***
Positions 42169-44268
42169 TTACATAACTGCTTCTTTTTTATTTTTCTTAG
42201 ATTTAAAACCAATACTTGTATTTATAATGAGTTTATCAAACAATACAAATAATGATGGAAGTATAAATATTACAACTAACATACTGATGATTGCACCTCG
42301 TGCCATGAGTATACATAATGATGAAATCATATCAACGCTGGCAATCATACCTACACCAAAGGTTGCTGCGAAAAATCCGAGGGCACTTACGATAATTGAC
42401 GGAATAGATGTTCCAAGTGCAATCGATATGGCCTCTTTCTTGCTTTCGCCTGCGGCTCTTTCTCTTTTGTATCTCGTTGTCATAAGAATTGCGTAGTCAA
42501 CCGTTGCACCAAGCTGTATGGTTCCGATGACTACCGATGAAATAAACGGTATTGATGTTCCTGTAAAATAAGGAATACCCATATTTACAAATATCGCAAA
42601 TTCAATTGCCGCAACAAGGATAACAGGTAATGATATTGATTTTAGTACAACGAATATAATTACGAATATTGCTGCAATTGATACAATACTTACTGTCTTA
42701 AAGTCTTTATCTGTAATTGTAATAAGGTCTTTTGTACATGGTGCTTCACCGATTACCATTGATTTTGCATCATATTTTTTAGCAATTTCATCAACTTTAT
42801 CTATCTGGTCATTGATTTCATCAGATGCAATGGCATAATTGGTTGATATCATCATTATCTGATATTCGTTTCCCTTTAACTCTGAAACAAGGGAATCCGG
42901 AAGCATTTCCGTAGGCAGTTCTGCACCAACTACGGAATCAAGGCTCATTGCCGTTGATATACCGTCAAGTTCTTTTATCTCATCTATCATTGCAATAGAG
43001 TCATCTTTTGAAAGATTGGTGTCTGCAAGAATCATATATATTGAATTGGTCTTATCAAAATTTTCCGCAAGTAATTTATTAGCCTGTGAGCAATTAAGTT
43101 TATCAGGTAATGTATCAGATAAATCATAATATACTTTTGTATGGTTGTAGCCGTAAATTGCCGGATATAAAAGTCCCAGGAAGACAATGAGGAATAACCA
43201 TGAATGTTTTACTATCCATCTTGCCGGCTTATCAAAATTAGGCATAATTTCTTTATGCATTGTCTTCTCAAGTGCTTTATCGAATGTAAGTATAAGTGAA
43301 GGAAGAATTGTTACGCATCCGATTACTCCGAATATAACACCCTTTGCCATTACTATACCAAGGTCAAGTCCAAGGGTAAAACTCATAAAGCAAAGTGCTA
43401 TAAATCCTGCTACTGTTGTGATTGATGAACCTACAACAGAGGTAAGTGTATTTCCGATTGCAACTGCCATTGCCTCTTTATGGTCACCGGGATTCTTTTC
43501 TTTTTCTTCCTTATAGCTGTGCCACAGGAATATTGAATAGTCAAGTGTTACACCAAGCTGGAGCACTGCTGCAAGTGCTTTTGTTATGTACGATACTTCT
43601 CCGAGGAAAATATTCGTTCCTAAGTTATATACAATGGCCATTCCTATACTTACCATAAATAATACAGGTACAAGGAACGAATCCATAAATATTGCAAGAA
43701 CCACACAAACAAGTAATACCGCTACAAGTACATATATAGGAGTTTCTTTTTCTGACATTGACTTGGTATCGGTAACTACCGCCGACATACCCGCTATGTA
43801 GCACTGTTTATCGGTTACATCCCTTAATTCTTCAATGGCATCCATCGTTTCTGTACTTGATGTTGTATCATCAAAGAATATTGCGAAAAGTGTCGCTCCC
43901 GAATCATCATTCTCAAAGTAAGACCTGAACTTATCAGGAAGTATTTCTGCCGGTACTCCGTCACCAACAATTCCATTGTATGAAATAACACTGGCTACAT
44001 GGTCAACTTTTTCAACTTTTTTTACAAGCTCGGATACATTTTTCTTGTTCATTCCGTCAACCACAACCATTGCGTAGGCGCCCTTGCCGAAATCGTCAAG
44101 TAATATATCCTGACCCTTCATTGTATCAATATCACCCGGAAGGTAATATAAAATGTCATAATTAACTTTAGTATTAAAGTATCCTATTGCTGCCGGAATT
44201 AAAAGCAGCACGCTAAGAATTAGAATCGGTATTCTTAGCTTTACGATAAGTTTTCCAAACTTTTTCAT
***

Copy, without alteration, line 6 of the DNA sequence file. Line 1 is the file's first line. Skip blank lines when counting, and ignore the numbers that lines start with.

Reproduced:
42501 CCGTTGCACCAAGCTGTATGGTTCCGATGACTACCGATGAAATAAACGGTATTGATGTTCCTGTAAAATAAGGAATACCCATATTTACAAATATCGCAAA